TN-5: Before the early April filing deadline, the Tennessee Republican Party adopted new candidate qualification rules that included past voting history requirements. The new standard requires that all potential GOP office seekers must have voted in the last three statewide elections. Thus, a trio of filed candidates in the new 5th Congressional District were disqualified because they recently moved into the state. The three are former State Department spokeswoman Morgan Ortagus, who former President Donald Trump was supporting, business owner Baxter Lee, and video producer Robby Starbuck.
Kansas: In April, a Kansas district court disqualified the legislature’s congressional map as a partisan gerrymander. Gov. Laura Kelly (D) originally vetoed the map, but the legislature was able to override her action with 2/3 support in both houses. Now, the Kansas state Supreme Court has overturned the lower court ruling, meaning the original map that puts the state’s 3rd District, in and around Kansas City, into competitive status is back for the 2022 cycle. Two-term Rep. Sharice Davids (D-Roeland Park) currently represents the district. This seat will again become a 2022 Republican conversion target.
Missouri: Gov. Mike Parson (R) signed the legislation enacting the new Missouri congressional districts yesterday, meaning that New Hampshire remains the only state that has not completed the re-mapping process. The Missouri map is largely an extension of the current eight-district plan and will likely continue to send six Republicans and two Democrats to Washington. Rep. Ann Wagner’s (R-Ballwin) 2nd District becomes more Republican, thus stabilizing her seat. Interestingly, the legislature did not change the candidate filing deadline, so no new individuals can enter the congressional races even though the district lines are somewhat different. Missouri candidates originally filed for the 2022 election on March 29th.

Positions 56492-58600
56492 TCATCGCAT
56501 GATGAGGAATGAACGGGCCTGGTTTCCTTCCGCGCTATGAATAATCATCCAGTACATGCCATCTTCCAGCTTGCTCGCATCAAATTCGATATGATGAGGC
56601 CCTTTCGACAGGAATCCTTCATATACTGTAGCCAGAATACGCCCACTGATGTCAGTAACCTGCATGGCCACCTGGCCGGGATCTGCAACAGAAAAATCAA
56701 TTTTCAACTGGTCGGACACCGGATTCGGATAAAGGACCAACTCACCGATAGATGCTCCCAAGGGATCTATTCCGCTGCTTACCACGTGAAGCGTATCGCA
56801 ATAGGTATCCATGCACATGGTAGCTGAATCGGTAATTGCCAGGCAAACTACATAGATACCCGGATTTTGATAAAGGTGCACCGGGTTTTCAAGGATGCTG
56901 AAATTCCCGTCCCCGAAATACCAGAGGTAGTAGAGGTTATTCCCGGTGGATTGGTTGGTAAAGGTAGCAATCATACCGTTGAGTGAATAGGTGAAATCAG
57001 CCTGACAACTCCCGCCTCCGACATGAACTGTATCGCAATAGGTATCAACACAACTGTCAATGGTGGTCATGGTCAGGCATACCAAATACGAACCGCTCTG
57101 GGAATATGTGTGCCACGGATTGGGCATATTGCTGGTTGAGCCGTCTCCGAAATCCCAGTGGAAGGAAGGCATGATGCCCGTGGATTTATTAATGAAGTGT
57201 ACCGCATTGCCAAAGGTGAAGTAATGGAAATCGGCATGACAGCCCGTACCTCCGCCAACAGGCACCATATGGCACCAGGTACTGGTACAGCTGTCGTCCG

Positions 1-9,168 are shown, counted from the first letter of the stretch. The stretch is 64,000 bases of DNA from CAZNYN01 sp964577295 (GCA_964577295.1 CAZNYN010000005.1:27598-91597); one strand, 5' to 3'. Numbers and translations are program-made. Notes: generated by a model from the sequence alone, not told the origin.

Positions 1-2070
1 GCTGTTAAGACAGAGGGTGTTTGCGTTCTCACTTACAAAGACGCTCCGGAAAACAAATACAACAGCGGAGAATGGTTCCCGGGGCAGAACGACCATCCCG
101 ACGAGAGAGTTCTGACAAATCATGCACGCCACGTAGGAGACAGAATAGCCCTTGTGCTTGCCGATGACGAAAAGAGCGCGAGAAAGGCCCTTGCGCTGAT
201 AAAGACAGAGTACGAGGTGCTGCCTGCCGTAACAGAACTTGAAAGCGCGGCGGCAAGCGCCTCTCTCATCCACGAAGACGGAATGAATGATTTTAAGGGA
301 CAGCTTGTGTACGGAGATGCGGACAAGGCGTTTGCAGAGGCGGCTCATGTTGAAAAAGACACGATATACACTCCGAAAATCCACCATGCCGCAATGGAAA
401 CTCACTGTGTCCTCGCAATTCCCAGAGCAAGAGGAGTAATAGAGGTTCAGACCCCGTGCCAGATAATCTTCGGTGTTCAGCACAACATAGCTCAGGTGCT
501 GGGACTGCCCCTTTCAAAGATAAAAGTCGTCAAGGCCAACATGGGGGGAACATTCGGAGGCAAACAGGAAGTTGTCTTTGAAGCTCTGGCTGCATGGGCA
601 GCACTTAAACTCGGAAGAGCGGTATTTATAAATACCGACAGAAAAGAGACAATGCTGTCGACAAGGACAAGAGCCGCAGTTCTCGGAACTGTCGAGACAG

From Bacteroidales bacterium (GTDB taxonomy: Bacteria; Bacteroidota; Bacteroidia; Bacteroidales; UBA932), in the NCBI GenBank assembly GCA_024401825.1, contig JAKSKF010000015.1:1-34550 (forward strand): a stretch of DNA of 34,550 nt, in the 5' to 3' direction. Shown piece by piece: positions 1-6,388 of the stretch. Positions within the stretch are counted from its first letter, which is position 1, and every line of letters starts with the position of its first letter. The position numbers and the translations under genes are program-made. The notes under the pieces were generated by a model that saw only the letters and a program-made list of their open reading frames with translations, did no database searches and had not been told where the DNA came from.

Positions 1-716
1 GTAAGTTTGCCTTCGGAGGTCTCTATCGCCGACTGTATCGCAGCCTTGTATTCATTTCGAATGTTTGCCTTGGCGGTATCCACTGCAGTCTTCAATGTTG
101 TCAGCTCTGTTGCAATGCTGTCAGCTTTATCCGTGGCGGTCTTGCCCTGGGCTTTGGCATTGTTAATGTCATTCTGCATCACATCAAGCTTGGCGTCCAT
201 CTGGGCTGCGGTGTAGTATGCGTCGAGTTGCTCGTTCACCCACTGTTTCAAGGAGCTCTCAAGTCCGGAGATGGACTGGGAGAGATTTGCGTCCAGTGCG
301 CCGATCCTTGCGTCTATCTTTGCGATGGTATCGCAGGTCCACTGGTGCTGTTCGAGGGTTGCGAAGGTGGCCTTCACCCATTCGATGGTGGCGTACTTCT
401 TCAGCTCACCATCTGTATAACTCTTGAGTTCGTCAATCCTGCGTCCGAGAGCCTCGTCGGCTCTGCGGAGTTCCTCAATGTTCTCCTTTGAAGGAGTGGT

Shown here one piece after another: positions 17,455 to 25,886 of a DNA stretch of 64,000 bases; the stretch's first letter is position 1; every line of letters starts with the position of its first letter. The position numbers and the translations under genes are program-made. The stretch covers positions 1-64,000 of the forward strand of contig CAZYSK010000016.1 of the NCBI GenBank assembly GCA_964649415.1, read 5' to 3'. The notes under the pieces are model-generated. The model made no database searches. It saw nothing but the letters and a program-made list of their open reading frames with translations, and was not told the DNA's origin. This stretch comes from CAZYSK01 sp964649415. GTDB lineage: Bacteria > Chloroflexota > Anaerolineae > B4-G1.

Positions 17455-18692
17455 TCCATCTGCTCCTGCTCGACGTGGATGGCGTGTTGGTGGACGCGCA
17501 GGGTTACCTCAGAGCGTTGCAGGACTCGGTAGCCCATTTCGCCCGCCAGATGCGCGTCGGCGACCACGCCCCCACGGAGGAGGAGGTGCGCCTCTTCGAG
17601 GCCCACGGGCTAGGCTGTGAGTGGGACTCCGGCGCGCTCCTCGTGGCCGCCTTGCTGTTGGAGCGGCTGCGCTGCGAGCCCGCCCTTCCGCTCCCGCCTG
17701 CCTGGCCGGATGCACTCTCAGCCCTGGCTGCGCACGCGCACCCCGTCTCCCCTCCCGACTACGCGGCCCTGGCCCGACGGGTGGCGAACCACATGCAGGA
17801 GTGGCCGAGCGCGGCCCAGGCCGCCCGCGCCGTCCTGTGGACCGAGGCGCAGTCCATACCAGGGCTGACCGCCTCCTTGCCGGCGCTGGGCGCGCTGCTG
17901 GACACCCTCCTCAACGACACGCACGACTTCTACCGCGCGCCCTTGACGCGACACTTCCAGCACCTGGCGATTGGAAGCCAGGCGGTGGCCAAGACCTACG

New York: The judge presiding over the congressional and state Senate map re-draws is expected to make a final ruling on Friday. The special master’s map improves the political situation for Republicans, giving them at least one more seat than the Democratic draw, but putting possibly as many as ten of the 26 seats into potential competition. The map pairs two sets of Democratic incumbents. In New York City, Reps. Jerrold Nadler and Carolyn Maloney are placed in one district. Both said they oppose each other. The new district contains 61% of Ms. Maloney’s district and 39% of Mr. Nadler’s. It is safely Democratic in the general election.
Rep. Mondaire Jones (D-Westchester County) finds himself having to choose a Democratic pairing either against Reps. Sean Patrick Maloney (D-Cold Spring) or Jamaal Bowman (D-Yonkers), or possibly running in an open 18th District that is relatively far from his current CD. If this map is adopted, we will see a much different New York election cycle than what was originally intended.
Minnesota: Minnesota Republicans met in their state nominating endorsement convention and chose, on the sixth ballot, former state Sen. Scott Jensen as their official party candidate. Former Attorney General nominee Doug Wardlow announced that he will enter the August 9th Republican primary, and others may also join the candidate field. The eventual GOP gubernatorial nominee will then challenge Gov. Tim Walz (D). The Governor’s favorability index is an anemic 44:41% positive to negative.
Wisconsin: Democratic pollster Public Policy Polling surveyed the Wisconsin Republican gubernatorial primary and produced results not found in other polls. The study (5/9-10; 675 WI likely Republican primary voters) projected construction company executive and 2004 US Senate nominee Tim Michels taking a small lead over former Lt. Gov. Rebecca Kleefisch. This is the first poll finding anyone but Ms. Kleefisch claiming the top position. The ballot test gave Mr. Michels a 27-26% edge, with businessman Kevin Nicholson trailing well behind in third place with 9% preference. The Milwaukee Works, Inc. organization released the ballot test portion of the PPP survey.